The History of Pioneer Day

October is a special time of year in the charming town of Paso Robles. The leaves begin to turn beautiful shades of red and orange, the wineries prepare for a bountiful harvest season, and the high school football team battles to win their Homecoming game under the Friday night lights. All in all, the entire town is filled with Paso Robles pride, making it the perfect time to celebrate it’s rich history and culture. This year, join us in honoring the 86th anniversary of the community’s annual Pioneer Day Parade on Saturday, October 8th. But first, here’s what you need to know:

The First Pioneer Day: Giving Thanks

Held on October 12th, 1931, the first Pioneer Day was organized by community volunteers working towards a common goal of commemorating the heritage of Paso Robles and providing a day of community friendship, relying on generous donations of time and money from local businesses, churches, service organizations, and individuals.

Pioneer Day also became a way for businesses to thank everyone who supports the professional community throughout the year. Business owners closed their shops and restaurants in order to allow their employees to participate in the activities and enjoy the day with their families.

Photo: (c) sloblogs.thetribunenews.com

 

Free Lunch for All

In another effort to show appreciation for the hard working community members of Paso Robles, it was decided that there would be no charges throughout the day of celebration. Instead, the entire day is funded by the business people and free to the public in the spirit of friendship and thanksgiving. Those that say, “there’s no such thing as free lunch” obviously never visited Paso Robles on Pioneer Day! Commercial concessions are nowhere in sight, but you’ll still get fed—a lot.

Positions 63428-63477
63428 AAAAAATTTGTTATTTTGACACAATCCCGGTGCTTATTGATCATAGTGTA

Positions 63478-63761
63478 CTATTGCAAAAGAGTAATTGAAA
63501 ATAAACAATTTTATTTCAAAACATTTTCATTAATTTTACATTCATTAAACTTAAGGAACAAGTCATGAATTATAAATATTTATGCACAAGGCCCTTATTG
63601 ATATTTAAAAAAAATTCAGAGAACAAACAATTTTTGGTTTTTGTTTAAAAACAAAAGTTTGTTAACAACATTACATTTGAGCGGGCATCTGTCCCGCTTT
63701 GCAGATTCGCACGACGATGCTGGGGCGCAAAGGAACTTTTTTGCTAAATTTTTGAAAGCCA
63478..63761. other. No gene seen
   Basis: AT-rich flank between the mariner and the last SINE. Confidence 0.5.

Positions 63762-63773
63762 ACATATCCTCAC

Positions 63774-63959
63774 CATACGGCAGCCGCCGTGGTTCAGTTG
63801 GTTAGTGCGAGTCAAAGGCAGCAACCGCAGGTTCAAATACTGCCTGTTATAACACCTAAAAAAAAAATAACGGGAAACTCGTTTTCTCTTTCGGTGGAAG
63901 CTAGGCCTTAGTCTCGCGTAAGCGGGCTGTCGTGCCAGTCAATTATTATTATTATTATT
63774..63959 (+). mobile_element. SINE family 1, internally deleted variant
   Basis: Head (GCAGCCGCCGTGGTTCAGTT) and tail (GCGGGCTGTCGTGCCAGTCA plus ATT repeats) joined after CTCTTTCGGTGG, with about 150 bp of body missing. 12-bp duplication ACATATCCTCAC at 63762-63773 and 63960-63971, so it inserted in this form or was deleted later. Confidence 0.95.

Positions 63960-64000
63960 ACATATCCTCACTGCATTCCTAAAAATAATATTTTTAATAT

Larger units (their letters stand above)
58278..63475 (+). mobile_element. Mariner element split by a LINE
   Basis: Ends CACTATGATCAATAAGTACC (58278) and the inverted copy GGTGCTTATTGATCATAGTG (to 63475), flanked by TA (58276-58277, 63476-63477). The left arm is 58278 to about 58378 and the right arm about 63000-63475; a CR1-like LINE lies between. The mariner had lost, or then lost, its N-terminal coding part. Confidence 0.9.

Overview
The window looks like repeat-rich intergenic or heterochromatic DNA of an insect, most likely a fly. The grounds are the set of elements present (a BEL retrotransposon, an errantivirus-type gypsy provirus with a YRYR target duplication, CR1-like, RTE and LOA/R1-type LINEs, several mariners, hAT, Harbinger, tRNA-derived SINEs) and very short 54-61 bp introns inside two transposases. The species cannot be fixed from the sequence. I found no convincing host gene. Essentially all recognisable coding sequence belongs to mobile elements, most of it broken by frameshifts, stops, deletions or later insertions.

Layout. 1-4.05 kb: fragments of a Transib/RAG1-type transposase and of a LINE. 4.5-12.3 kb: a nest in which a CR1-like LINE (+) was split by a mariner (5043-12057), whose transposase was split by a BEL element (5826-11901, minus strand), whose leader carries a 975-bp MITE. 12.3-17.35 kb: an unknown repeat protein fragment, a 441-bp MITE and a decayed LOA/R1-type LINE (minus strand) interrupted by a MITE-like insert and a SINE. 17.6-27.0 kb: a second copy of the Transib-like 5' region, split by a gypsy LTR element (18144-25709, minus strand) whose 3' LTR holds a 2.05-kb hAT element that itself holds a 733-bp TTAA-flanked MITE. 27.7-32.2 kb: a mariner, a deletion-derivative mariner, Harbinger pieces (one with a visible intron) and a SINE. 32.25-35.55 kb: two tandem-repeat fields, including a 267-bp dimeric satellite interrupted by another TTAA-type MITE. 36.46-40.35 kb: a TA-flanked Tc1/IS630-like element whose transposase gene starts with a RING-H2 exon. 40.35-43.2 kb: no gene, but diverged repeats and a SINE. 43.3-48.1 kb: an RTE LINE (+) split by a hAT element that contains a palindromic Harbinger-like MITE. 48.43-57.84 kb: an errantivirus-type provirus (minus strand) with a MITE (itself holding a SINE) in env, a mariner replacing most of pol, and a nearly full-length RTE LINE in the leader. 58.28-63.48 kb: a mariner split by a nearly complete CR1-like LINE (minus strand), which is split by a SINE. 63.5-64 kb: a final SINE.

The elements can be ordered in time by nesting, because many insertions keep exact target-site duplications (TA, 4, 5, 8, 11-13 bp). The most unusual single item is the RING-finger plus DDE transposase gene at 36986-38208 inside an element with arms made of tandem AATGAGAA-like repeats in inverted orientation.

Starting at 6 a.m., volunteers from the Paso Robles Lions Club cook 1,200 pounds of beans, 500 pounds of beef, 100 pounds of bell peppers, 35 pounds of seasoning, 40 pounds of salt, and plenty of water together in six 100-gallon kettles and six 53-gallon kettles to feed the dedicated citizens and their loved ones. The Free Bean Feed starts at high noon this Saturday, so be sure to bring your own cup and spoon to enjoy this beloved tradition.

Photo: (c) sloblogs.thetribunenews.com

 

The Parade

Floats, antique tractors, horse-drawn wagons, vintage cars, military vehicles, and the high school marching band will all weave their way up and down the streets of downtown Paso Robles beginning at 10 a.m. on Saturday. Bring lawn chairs, hats, and sunscreen to claim your place in the shade for a perfect view of the parade. Starting at 16th and Spring Street, the parade route passes right by the beautiful Paso Robles Inn and ends surrounding the Paso Robles City Park.

Since Pioneer Day is all about celebrating our history, stop in for breakfast before the parade and enjoy the nostalgic feel of the Coffee Shop, originally constructed in 1942, at the historic Paso Robles Inn.

Photo: (c) sloblogs.thetribunenews.com